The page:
It’s amazing how important it is to get good advice when modifying a car.
Just ask ‘Jobe’ of Brisbane.
“At one point I just wanted to burn it,” he says about his Nissan S15 200SX.
But these days he talks with a completely different tone. He’s achieved exactly what he wanted.
Having previously owned an 11 second 360ci VK Charger and being one of the first people in Australia to develop his LS1-powered SS Commodore, Jobe recently spoilt himself with a rare S15 200SX Spec S GT. Jobe is an avionics technician on F-111 strike/bombers and simply loves to get his hands on things that go fast.
Jobe picked up this Spec S GT about a year ago in absolute showroom condition – we’re told the original owner drove it only on dry, sunny days. And there were a couple of bonus tweaks under the skin – like a Blitz front-mount intercooler kit, Blitz exhaust system, pod air filter, extra boost and Tein adjustable struts.
“The car drove great when I bought it – I was really impressed,” says Jobe.
Unfortunately, when he acted on some recommendations, the whole package fell into a heap.
“I was told to put on a high-flow turbocharger and rising rate fuel pressure regulator and that made it an absolute pig,” says Jobe.
At this point, Jobe took the car to Kelvin and Bill of Brisbane’s C-N-J Motorsport. C-N-J had already sunk their claws into Jobe’s SS Commodore and achieved some impressive numbers with limited mods. On the rollers of their Dyno Dynamics chassis dyno and with an air-fuel ratio meter up its tailpipe, it became obvious something was very, very wrong. Extra-lean mixtures were traced back to a faulty fuel pressure regulator.
The standard fuel pressure regulator was refitted and another approach was taken – namely, bigger injectors, a high-flow fuel pump and an Autronic SMC programmable ECU. The Autronic unit takes a load input from a MAP sensor which replaces the Nissan airflow meter. Note that C-N-J also has a plug-in adaptor loom to enable neat an’ easy fitment of Autronic management to the S15. These mods improved driveability but, still, the engine was very laggy and power output was well under expectations – only about 180kW at the wheels.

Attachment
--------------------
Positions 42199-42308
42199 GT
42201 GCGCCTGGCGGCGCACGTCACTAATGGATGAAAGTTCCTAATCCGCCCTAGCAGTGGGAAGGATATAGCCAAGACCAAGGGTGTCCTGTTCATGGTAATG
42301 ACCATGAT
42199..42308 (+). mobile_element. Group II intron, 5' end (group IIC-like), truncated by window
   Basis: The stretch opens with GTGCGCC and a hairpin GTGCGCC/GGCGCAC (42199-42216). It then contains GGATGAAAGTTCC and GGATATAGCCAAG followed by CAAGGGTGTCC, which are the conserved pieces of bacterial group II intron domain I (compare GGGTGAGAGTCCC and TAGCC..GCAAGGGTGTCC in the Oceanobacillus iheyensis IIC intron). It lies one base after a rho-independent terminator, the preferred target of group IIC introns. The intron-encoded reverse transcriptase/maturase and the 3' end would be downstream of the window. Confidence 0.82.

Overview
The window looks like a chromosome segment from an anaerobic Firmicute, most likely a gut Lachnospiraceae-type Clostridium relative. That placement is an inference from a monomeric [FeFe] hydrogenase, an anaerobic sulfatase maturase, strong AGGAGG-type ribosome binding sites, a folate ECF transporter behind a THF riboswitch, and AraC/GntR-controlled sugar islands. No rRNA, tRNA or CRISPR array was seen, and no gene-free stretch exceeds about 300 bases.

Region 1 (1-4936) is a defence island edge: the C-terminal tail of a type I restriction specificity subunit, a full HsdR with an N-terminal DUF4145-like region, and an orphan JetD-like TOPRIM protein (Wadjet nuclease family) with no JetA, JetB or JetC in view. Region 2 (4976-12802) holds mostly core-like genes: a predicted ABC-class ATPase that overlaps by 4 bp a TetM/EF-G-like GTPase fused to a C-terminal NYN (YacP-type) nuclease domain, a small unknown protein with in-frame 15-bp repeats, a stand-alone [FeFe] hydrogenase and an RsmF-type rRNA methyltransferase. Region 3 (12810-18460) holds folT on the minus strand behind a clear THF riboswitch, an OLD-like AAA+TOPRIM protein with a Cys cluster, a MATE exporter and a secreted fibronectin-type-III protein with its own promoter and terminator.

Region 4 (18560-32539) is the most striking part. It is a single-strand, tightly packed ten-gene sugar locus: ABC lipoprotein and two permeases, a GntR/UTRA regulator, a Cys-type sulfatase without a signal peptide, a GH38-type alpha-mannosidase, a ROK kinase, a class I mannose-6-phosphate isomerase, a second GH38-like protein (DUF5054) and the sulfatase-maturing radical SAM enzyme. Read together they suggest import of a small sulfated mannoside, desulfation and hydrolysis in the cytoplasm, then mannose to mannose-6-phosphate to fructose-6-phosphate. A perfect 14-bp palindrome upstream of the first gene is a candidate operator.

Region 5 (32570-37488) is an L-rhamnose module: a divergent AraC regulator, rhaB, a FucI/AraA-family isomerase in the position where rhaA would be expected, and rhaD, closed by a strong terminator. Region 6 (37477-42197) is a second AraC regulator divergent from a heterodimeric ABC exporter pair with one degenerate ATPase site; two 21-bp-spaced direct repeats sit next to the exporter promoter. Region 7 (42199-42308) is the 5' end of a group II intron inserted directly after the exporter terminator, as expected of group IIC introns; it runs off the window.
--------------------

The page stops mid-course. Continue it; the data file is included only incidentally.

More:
“I remember it took until about 4500 rpm before it did anything,“ says Jobe. At this point he was willing to try anything.
Jobe then threw on a set of Gonzo extractors in an attempt to improve response. The new pipes gave a small but noticeable improvement in response and about 5kW extra at the wheels.
Still not enough.
About now Jobe did some in-depth research and purchased a replacement turbocharger – a GT28RF unit with an internal wastegate. This was fitted to the existing Gonzo exhaust manifold and, after a bit of other fiddling around relocating the ABS unit, the improvement was monumental.
The existing pod air filter was replaced with a modified version of the standard airbox with a silicone pipe into the turbo compressor. A high-flow adaptor pipe lives in the place of the standard airflow meter. A Blitz blow-off valve can be found on the intercooler pipe leading into the throttle.
“All of a sudden it was insane,” says Jobe. It was supremely responsive, torquey and gave plenty of top-end.
Given the newfound grunt, it’s no surprise the standard clutch started slipping with 15,000km showing on the odometer. Jobe wanted to maintain driveability so he went for a heavy-duty full-face organic clutch - he didn’t want something that might snap the factory 6 speed ‘box.